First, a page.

In this small sample, the patients in whom stones developed with combination therapy were more likely to have a family or previous history of renal abnormalities. In reports of ZNS- and TPM-associated cases, family histories of renal calculi also were important risk factors (3,8). Additionally, the mean urine calcium-to-creatinine ratio was more abnormal in the combination stone population, although both groups had significant elevations overall. Last, stones developed in combination-therapy patients sooner after initiating the ketogenic diet than in patients on the ketogenic diet alone. We speculate that although there was no increased incidence with combination therapy, stones may form more quickly.

We currently attempt to prevent renal calculi in combination therapy by first increasing fluid intake from 80 to 100%. Fluid liberalization does not seem to affect the efficacy of the ketogenic diet and may prevent stone formation because of increased urine flow. Second, we would suggest urine alkalinization in combination-therapy patients with family histories or prior renal abnormalities. Urine alkalinization will help dissolve uric acid stones and decrease future formation of calcium stones. Third, we currently screen all patients on the ketogenic diet for hematuria with urine testing strips weekly and calcium-to-creatinine ratios every 3 months. If microscopic hematuria and hypercalciuria is identified, we add oral polycitrate (14). Any evidence of hematuria, dysuria, or crystalluria should be evaluated by both a renal ultrasound and nephrology referral. Last, although there is no evidence that outcomes improve with carbonic anhydrase inhibitor elimination, we do recommend its discontinuation in the case of a renal stone. We do not advocate routine discontinuation of the ketogenic diet if it has been effective and otherwise well tolerated.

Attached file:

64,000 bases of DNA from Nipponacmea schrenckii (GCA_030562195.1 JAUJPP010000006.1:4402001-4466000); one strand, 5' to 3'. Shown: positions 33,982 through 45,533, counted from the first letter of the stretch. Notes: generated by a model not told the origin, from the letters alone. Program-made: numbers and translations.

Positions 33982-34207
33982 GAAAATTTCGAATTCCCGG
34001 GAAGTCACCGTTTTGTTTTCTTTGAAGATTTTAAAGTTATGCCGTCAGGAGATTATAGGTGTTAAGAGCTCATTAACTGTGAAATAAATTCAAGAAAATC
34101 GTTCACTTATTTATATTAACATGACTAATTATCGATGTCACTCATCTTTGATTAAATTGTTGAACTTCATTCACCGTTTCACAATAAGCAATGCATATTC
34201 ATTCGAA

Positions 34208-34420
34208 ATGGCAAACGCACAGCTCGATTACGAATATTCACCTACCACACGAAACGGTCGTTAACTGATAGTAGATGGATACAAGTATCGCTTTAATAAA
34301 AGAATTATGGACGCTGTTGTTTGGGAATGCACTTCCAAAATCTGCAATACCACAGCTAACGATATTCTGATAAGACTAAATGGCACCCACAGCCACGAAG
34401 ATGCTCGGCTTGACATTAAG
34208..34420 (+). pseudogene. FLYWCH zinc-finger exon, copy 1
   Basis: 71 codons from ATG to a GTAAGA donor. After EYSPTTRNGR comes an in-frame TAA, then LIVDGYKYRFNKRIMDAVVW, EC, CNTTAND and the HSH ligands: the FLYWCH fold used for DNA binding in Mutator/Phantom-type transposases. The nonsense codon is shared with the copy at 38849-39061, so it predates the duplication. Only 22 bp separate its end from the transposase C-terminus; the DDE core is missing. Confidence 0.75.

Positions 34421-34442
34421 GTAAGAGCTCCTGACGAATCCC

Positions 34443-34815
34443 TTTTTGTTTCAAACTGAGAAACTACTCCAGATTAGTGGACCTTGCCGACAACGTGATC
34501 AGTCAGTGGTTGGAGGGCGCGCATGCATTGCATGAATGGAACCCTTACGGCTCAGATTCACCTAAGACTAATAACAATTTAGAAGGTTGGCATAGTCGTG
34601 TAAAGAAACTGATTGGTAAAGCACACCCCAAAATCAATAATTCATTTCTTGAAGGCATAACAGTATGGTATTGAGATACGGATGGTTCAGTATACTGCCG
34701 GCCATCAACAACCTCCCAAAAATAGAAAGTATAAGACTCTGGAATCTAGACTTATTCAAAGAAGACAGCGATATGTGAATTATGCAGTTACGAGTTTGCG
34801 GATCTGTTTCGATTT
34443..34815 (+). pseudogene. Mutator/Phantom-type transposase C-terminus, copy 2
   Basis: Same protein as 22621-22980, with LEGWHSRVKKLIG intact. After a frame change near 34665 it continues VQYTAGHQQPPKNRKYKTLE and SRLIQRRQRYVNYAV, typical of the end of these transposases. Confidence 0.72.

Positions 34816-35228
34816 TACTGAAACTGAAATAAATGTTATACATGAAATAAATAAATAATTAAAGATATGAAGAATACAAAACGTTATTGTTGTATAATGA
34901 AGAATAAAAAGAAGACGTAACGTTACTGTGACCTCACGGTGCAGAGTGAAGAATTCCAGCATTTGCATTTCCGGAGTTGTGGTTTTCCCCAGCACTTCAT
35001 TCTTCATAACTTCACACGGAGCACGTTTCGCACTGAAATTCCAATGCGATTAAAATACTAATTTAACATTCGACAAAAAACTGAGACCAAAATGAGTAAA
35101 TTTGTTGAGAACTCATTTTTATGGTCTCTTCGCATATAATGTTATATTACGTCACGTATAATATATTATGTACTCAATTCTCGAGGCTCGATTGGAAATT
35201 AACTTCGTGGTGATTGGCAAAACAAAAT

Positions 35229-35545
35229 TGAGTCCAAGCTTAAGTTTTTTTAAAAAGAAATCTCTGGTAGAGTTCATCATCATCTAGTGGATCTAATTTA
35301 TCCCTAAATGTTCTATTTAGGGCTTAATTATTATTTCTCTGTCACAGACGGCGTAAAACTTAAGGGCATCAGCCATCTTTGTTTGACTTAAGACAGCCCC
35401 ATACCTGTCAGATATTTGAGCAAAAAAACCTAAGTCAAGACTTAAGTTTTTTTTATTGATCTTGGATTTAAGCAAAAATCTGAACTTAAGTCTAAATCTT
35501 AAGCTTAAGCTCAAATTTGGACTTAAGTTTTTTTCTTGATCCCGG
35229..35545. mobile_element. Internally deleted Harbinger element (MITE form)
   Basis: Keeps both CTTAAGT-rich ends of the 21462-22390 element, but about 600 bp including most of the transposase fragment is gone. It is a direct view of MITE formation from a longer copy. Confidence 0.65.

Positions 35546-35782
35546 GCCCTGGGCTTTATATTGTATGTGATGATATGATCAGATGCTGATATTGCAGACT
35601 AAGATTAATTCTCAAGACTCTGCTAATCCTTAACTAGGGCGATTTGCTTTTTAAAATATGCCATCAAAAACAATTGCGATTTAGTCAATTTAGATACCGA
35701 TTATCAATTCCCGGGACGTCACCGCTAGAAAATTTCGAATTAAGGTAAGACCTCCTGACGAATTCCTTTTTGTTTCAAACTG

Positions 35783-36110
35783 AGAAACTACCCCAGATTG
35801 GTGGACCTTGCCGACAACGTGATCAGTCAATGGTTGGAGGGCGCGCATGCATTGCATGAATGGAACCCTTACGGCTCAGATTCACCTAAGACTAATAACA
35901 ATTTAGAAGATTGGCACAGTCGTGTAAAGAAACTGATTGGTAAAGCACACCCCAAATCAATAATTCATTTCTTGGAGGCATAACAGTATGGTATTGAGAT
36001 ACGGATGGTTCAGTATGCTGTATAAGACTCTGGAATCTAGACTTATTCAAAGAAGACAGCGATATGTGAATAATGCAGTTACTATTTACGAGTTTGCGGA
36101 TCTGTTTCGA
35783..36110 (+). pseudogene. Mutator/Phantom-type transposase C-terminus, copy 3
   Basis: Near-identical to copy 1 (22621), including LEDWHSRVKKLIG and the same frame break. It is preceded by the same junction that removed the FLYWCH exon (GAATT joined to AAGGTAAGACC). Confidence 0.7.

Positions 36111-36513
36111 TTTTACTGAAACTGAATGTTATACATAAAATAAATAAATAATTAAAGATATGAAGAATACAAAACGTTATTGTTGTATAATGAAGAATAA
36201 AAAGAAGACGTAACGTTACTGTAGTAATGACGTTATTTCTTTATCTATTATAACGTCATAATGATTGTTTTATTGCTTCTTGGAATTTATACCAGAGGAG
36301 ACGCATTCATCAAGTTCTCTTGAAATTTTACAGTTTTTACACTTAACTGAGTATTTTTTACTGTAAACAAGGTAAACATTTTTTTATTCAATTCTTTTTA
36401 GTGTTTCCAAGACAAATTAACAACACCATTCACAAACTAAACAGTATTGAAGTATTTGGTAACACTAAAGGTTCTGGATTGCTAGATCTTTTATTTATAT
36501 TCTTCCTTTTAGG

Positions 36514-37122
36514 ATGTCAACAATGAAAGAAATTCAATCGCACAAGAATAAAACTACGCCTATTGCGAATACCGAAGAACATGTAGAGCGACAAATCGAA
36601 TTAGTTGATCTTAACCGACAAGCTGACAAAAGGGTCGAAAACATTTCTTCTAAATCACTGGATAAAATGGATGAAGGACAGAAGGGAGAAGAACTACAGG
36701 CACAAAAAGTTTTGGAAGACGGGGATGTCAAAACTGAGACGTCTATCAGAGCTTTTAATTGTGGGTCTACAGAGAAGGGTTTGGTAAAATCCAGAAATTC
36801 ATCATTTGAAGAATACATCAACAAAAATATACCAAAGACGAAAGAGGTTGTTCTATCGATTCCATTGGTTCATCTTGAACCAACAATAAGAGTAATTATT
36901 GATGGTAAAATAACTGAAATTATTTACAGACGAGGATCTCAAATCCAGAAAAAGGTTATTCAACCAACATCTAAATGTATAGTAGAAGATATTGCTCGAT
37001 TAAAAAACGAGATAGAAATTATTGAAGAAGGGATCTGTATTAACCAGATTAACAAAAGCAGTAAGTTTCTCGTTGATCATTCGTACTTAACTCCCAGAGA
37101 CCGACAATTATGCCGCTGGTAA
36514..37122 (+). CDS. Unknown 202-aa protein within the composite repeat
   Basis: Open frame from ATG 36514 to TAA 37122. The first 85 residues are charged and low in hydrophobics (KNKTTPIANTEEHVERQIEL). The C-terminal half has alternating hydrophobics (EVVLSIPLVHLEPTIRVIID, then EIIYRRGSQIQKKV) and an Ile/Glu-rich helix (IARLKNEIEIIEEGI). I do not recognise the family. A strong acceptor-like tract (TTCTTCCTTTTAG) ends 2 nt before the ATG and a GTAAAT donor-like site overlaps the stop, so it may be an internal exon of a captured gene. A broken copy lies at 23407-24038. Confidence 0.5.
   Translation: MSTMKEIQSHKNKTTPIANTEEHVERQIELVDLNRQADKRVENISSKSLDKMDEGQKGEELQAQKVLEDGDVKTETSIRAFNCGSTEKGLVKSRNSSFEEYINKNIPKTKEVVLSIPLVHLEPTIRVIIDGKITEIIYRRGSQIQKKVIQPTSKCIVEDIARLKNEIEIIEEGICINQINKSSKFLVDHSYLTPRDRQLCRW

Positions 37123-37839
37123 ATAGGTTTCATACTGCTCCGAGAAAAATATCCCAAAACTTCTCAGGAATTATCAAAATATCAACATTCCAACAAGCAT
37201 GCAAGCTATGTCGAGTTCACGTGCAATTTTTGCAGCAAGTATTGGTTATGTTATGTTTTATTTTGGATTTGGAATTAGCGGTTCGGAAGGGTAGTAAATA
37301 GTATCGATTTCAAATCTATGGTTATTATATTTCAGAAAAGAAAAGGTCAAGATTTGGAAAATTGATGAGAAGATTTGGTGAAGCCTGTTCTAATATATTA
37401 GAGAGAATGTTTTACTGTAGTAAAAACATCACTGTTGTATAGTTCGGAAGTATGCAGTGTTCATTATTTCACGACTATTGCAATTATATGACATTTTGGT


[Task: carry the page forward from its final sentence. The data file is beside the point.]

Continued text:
In summary, we believe that the combined use of carbonic anhydrase inhibitors and the ketogenic diet does not increase the risk of kidney stones above that of the ketogenic diet alone. We recommend that all patients treated with combination therapy should be treated with increased hydration and monitoring for hematuria and hypercalciuria. Urine alkalinization should be considered for children with previous renal abnormalities, family histories, hematuria, or elevated urine calcium-to-creatinine ratios. If renal stones are found, we advocate discontinuation of the carbonic anhydrase inhibitor.

REFERENCES

  1. Top of page
  2. Abstract
  3. METHODS
  4. RESULTS
  5. DISCUSSION
  6. REFERENCES